In the presence of pancreatic clamp, short-term infusion of recombinant Acrp30 led to a marked suppression of endogenous glucose production in conscious mice. To begin investigating the mechanisms by which Acrp30 decreases the net production of glucose by the liver, we estimated the overall rate of glucose output (in vivo flux through G6Pase) and the relative contribution of hepatic glucose phosphorylation to G6Pase flux. Our assessment of G6Pase flux revealed an approximately 60% decrease with infusion of Acrp30 compared with vehicle infusion. This decline closely paralleled that seen in net glucose production, suggesting that inhibition of G6Pase by Acrp30 is a likely mode of action. Of interest, whereas the rate of glucose output was markedly decreased in response to Acrp30 infusion, the rate of glucose cycling was not changed. This was due to a marked increase in the contribution of plasma glucose to the hepatic glucose-6-phosphate pool. The latter observation is consistent with Acrp30 preserving the in vivo flux through glucokinase. Finally, we also assessed the effect of Acrp30 on the hepatic expression of PEPCK and G6Pase. Acrp30 markedly decreased levels of G6Pase mRNA and PEPCK mRNA in the liver. While it is likely that the rapid metabolic effects of Acrp30 are largely due to modulation of enzymatic activity, transcriptional regulation of these two key enzymes may also contribute to its molecular mechanism of action.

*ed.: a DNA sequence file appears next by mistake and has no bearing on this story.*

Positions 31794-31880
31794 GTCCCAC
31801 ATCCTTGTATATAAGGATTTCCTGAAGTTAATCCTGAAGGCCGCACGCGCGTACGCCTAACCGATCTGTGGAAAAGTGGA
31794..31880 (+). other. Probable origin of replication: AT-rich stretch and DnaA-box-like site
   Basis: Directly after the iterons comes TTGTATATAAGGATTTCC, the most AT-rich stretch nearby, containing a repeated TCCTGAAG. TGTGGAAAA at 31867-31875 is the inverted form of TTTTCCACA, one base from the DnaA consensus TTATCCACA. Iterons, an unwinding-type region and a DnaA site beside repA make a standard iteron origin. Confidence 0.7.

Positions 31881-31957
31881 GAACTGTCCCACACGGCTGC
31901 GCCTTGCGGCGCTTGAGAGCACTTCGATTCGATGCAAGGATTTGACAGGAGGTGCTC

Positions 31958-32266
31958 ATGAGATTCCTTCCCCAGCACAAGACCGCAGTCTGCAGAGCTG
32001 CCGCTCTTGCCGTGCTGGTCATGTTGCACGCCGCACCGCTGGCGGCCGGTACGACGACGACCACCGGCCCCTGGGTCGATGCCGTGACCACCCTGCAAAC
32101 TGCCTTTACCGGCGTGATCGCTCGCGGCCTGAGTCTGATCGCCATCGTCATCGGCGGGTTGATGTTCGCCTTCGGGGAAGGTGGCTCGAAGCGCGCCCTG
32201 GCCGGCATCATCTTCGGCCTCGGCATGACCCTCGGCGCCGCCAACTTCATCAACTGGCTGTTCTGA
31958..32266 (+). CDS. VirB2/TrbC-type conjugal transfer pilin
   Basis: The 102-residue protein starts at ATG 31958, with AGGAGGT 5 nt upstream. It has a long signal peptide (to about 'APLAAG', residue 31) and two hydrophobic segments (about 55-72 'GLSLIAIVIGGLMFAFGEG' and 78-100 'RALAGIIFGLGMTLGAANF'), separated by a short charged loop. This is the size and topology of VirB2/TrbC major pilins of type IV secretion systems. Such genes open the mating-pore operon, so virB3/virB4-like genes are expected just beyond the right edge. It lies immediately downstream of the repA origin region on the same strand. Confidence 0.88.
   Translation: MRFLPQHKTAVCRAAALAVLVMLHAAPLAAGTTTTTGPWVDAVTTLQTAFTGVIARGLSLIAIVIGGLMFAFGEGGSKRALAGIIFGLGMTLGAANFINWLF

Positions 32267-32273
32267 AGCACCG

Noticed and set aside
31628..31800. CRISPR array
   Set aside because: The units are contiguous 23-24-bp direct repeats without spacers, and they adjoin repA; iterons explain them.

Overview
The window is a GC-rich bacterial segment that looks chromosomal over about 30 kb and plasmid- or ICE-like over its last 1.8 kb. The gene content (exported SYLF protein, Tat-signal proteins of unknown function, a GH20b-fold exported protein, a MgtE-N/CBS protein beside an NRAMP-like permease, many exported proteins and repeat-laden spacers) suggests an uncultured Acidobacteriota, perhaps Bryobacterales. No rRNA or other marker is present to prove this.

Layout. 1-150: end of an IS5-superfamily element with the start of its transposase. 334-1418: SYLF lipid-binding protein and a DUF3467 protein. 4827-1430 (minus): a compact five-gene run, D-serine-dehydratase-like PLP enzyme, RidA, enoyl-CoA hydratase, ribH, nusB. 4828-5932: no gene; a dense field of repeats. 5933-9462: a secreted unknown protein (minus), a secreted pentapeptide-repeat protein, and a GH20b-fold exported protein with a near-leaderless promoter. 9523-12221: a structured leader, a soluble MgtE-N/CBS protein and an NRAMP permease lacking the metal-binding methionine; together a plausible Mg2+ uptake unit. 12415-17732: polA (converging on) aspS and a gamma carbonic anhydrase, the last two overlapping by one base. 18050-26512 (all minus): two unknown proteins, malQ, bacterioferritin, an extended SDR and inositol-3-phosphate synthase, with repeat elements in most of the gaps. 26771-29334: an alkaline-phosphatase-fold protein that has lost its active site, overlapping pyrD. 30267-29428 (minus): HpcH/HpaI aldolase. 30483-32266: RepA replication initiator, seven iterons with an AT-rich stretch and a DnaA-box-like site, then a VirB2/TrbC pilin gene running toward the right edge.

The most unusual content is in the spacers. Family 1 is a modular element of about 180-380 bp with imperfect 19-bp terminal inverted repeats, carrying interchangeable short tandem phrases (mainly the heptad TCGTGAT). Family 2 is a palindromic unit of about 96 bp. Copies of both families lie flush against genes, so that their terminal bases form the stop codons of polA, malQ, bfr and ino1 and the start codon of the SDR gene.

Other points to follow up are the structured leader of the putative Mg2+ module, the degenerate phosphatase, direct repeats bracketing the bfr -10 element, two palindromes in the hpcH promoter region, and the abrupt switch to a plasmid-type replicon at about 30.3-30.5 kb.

The discovery of potent metabolic actions by this circulating protein that is exclusively expressed in differentiated adipose cells further supports the notion of crosstalk between energy storage (adipose tissue) and main insulin target organs such as the liver. In this regard, it is intriguing that Acrp30 shares sequence homology with a family of hibernation-regulated proteins, hib 20, 25, and 27, which are differentially expressed in the livers of active and hibernating animals (21). In fact, alterations in energy metabolism during hibernation are tightly linked to dramatic changes in insulin sensitivity and metabolism of lipid and carbohydrate in the liver. Future studies will be needed to delineate whether and how nutrients and changes in energy storage regulate Acrp30 biosynthesis and its circulating levels.

Acknowledgments

This work was supported by grants from the NIH (R01 DK-45024 and R01 DK-48321 to L. Rossetti, and R01 DK-55758 to P.E. Scherer), the American Diabetes Association (to P.E. Scherer), and by the core laboratories of the Albert Einstein Diabetes Research and Training Center (P60-DK-20541). The work was also supported by the Hormones/Membrane Interactions Training Grant (NIH T32 DK-07513-15 to T.P. Combs) and the Training Program in Cellular & Molecular Biology & Genetics (grant T32 GM-07491, to A.H. Berg).

Footnotes

T.P. Combs and A.H. Berg contributed equally to this work.